Securing the Future of Mobile Video
The coming of age for mobile video and TV was perhaps one of the most tangible takeaways from the recent Mobile World Congress (MWC) at Barcelona, amid some of the more futuristic demonstrations around say the Internet of Things and virtual reality.
But anyone drilling down into the detail would soon discover two significant hurdles still need to be overcome before HD quality premium video becomes widely available for mobile users, whether they are accessing over Wi-Fi or cellular 3G/4G networks. The two challenges are broadly quality of service (QoS) and security, which turn out to be more closely related than might seem at first sight.
This connection between QoS and security is embodied in Akamai’s Predictive Content Delivery (PCD) solutions, which were unveiled at MWC and address both these challenges. The fundamental motivation for PCD was that no matter what transmission, modulation and error correction technologies are employed, wireless data communications will always be subject to variations in signal strength, bandwidth, latency and therefore QoS.
Conditions for RF (radio frequency) transmission vary greatly within a cell or hot spot and users move about within them, so consistent QoS over the air is virtually impossible to guarantee. The ability to apply adaptive bit rate streaming (ABRS) mechanisms can be compromised in particular by varying latency of TCP connections over mobile networks.
PCD overcomes this by taking account of individual viewing preferences and downloading and pre-positioning the most popular titles on each subscriber’s handset during pre-determined lower bandwidth consumption times.
Because storage on smartphones and even tablets is limited, it is important to have intelligent algorithms for working out which movie titles or TV shows each user is most likely to be interested in on the basis of known viewing habits and that is embodied in Akamai’s PCD.
But pre-positioning immediately amplifies the security risk, because any stored content is potentially vulnerable to piracy. That is where the connection between mobile QoS and security comes in and why Verimatrix as a content protection specialist was integrated into PCD applications.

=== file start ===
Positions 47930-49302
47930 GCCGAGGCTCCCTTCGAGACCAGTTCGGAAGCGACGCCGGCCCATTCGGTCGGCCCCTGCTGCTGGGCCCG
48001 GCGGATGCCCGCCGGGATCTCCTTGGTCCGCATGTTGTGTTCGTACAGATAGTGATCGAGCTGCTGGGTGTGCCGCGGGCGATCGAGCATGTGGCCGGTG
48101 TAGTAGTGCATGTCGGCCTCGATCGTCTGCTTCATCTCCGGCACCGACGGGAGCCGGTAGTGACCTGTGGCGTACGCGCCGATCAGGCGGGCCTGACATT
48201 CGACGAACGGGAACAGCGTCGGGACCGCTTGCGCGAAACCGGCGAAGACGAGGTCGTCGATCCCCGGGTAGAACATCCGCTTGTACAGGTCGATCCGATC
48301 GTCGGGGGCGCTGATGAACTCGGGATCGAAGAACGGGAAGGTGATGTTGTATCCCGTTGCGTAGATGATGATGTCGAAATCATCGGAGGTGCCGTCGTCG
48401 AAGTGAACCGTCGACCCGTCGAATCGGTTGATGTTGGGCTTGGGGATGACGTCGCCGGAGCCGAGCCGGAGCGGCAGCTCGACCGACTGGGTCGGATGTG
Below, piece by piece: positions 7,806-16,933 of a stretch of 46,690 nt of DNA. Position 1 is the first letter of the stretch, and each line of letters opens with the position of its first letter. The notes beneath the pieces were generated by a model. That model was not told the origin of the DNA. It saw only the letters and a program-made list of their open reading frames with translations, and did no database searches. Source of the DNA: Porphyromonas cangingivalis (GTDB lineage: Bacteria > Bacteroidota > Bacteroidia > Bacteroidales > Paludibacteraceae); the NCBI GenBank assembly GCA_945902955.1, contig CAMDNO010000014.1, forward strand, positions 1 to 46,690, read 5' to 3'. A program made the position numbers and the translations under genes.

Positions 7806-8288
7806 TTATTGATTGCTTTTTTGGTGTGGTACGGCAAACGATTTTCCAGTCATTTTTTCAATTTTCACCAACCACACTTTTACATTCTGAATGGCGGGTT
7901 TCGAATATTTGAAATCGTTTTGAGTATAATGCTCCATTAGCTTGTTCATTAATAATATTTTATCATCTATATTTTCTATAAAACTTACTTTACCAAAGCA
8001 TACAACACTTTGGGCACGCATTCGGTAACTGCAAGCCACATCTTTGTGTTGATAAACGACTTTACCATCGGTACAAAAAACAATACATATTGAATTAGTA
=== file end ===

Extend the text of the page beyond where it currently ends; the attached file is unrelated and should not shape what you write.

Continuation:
For premium rights owners such as the movie studios to allow their content to be pre-positioned on users’ devices one fundamental condition had to be met. This was that downloaded content must be just as secure as streamed, protected by the same trusted encryption mechanisms. Only then would they allow the same access rights for each.
Our integration for security with PCD therefore had to be effectively the same as for streamed content. To achieve this we had to ensure, firstly, that the stored content was held in a secure container on the user’s device and only decrypted upon playout at the time of consumption, as happens with streaming, leveraging the same HLS and DASH standards.
Then, secondly, to enforce this, the decryption keys, which only consume a small amount of bandwidth in any case, are only delivered when the user decides to play the content. No confidential information is stored locally on the device and there is no window of opportunity for interception or capture of unencrypted data any more than there is with live streaming. Users get not only the benefit of guaranteed QoS but also potential to use their mobile handset as a portable DVR, which could then mirror the content to a big screen.
We are not of course arguing that at a stroke we have resolved all security issues associated with premium mobile video. But what we in partnership with Akamai have achieved is to bring mobile download onto the same security level as streaming so that it can be established as a long term solution to the conundrum of mobile QoS.